Friday, January 2, 2015

Tofu (part 1)

Sometimes I want to share my stories, but who wants to read raw stories? You want them polished and refined. I tried, but got too excited. Instead, here is the first part of the story. If you like it, perhaps the other parts will follow. If not, perhaps I will keep it to myself.

Tofu - part 1

Everyone knows that good tofu must rest quietly in cool water before it is ready. Depending on the type of tofu, it may or may not be dried or pressed to get rid of the excess water.

The Strong Cooks had not yet deemed me ready to become tofu ready for eating. I could hear the Real Cooks talking about the latest batch and if I turned around to peer through the bamboo slats of my box, I could see them too. I used do that a lot, until I learnt only bad tofu did that. Bad tofu has to be cut up and thrown to the animals, because the only the best can be served to the Emperor and his court. I don’t want to be bad tofu.

So I lie here still and quiet in the dim light, in the best position on the Stack - right at the top, where I am constantly washed by the cleanest water that trickles through the bamboo slat roof of my box. This prevents me from going bad. I hated being lower in the Stack. The water was always dirty by the time it reached me.

The Stack sways violently with the new tofu’s attempts to escape his box. His grunts can be heard through the rushing water.

He was added near the bottom of the Stack not long ago. He wriggles and screams and threatens to topple the whole Stack down, particularly while he is trying to break open his box. The tofu who have been here longer growl at him, because if the whole Stack falls, nearly everyone in the Stack will be sent underwater before the cooks say we are ready. I stay quiet. The others talk sometimes, but I dare not. Those who talk are bad tofu and I want to be good. I want to rest underwater sooner.

  “Orders,” I hear a voice say. I know all the people who come and go. I don’t know his name. They never mention names down here, but before I decided to be good, I named them. This man is Tenor. He acts as a messenger to the Strong Cooks in our hall who look after the Stacks. He never talks to the Real Cooks. “Orders from His Imperial Majesty.”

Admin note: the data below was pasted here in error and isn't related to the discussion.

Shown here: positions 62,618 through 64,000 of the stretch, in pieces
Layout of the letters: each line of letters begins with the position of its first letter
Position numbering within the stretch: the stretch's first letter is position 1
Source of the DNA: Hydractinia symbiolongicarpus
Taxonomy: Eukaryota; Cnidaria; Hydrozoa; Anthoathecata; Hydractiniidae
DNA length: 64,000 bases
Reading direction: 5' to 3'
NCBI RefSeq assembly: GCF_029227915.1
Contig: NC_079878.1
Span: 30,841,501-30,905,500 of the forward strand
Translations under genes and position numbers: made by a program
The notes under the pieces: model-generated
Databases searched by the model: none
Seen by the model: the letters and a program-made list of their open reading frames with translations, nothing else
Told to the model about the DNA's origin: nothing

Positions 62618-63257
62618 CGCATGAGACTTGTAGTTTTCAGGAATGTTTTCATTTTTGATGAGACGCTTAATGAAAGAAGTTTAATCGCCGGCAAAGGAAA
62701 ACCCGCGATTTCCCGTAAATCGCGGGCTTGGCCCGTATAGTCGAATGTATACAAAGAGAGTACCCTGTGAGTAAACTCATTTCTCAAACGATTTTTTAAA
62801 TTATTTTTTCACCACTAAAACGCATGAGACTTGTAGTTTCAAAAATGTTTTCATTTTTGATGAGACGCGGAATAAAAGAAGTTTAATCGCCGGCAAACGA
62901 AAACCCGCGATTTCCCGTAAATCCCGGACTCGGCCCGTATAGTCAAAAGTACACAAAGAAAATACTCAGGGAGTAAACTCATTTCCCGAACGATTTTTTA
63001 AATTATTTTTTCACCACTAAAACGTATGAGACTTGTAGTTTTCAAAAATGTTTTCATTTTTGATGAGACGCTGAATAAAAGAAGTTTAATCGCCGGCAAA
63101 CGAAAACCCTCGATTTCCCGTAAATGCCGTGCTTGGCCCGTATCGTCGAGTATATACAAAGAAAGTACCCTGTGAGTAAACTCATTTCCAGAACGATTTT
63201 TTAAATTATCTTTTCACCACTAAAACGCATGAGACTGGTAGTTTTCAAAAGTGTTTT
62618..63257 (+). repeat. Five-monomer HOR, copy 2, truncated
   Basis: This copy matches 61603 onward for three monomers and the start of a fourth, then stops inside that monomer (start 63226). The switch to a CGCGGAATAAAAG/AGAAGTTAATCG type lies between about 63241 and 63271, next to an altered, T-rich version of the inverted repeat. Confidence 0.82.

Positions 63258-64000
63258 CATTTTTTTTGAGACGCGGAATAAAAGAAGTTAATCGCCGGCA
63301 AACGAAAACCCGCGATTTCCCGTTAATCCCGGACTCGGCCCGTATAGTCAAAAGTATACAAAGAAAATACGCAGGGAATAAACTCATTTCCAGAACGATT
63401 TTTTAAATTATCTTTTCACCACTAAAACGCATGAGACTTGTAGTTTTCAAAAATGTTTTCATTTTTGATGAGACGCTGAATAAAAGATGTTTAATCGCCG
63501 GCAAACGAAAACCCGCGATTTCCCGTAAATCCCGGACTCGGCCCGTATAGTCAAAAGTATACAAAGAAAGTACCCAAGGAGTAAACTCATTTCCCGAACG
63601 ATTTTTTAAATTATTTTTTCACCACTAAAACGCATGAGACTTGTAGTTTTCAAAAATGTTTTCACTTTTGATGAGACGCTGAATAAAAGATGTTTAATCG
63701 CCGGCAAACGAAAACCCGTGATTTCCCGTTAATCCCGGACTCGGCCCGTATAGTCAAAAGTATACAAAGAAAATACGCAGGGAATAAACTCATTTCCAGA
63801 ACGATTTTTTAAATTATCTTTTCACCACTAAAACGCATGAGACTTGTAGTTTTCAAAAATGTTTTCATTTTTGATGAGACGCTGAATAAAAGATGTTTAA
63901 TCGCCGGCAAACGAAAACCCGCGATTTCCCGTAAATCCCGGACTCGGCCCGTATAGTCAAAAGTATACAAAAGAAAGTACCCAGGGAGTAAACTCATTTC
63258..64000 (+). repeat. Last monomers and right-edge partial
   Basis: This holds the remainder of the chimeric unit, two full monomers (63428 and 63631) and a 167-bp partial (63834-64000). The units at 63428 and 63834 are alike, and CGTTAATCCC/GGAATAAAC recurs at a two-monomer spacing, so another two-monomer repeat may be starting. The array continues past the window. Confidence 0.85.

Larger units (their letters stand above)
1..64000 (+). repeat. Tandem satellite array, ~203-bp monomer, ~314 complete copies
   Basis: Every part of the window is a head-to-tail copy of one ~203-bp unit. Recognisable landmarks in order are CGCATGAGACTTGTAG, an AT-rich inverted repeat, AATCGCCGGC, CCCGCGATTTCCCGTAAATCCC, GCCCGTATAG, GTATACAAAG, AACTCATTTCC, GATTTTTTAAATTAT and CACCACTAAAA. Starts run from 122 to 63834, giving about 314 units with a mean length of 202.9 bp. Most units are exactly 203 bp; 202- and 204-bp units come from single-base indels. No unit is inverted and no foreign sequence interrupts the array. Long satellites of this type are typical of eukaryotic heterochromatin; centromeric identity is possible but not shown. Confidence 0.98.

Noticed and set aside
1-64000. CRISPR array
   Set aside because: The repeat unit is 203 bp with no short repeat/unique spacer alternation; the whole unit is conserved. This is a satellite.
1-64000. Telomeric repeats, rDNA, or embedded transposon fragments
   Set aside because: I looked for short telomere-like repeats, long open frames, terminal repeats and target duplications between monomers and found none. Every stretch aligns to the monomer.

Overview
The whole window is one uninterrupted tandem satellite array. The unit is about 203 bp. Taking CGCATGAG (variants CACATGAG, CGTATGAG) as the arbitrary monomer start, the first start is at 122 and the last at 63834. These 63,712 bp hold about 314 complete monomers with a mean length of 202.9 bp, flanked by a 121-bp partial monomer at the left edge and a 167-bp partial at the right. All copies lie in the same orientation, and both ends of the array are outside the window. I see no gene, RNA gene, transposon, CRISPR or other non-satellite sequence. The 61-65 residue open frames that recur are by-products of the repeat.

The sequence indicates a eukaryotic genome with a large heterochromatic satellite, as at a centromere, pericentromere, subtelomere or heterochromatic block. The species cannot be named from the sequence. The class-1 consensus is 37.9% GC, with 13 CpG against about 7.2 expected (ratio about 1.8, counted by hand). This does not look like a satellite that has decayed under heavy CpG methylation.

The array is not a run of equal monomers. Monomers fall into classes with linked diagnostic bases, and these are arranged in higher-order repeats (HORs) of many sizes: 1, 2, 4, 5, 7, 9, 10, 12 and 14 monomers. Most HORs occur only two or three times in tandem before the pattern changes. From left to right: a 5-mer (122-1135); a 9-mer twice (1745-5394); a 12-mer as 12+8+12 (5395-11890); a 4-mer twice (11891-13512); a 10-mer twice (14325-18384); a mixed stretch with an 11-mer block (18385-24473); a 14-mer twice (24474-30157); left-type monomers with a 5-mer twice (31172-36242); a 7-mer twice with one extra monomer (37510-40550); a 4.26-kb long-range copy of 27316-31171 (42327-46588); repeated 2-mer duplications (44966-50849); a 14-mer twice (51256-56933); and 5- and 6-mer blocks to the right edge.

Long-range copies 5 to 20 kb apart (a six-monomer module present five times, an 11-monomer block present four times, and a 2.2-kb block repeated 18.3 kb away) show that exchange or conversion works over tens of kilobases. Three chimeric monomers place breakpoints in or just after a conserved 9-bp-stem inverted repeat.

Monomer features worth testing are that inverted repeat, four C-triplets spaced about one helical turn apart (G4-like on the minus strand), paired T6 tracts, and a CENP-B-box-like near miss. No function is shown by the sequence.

This happens every so often and I try not to listen. I prefer to pay attention to the music of the water. Good tofus do not worry about what will happen to them or those around them. Good tofus lie still and just accept what happens to them. Their purpose is to be so good that the Emperor wants them or orders them to become permanently better by immersion in water.

There is a grunt.

  “His Imperial Majesty orders boxes 14 and 15 to be drowned,” Fat Cook barks. He really means they are to be submerged until they become good. “Boxes 11 and 9 are to be questioned,” meaning they will be pressed to become a firmer type of tofu, “and boxes 1, 2 and 3 are to be dried out.”

I feel almost happy for the occupants of numbers 14 and 15. They will find peace when they are submerged, although judging by their wailing and struggling, they do not agree. I would like to find peace and be permanently good too, but they never call on me for submersion. I wonder what it would be like to sleep forever in the cool water.

The Stack trembles and wobbles as boxes are moved. There are twin screams, followed by splashes, gurgles and then silence. They never go quietly. Why can’t they ever go to sleep quietly? Don’t they know they are becoming good tofu? They should be thankful.

My box is pulled off the Stack and carried away, probably by Hairy Cook and Skinny Cook. They are the usual box carriers. I am in Box 1 and am being taken to dry off. This happens to all tofu every now and then to prevent them from bursting out of their skins – at least that is what I believe. Perhaps this time, they will deem me ready to either be put underwater to seal in the freshness or cooked. Tofu is made to be eaten after all.

Gnawing jaws grip my stomach in the case I am pronounced a bad tofu. I don’t want to be cut up. Please tell me I’ve been a good tofu.

Closing my eyes, I feel wind on my skin and it makes me shiver. I had gotten used to the constant cool water that felt warm, but for some reason my skin feels swollen. The Emperor must be very clever to know when we are ready for what stage of preparation when neither he nor the cooks ever look in our boxes at us.

Time for a tofu moves very slowly. The journey in my box could have been a journey to the far horizon and I drift off dreaming of distant memories that are irrelevant to my life as a tofu now. Still those memories are nice to look at, even if they have become so broken up that all I catch are glimpses of scenery.

And now that I have put down this first part of the story, I feel ashamed that I should give you such a poor story. When I read this, I am transported. I hope that it does the same for you.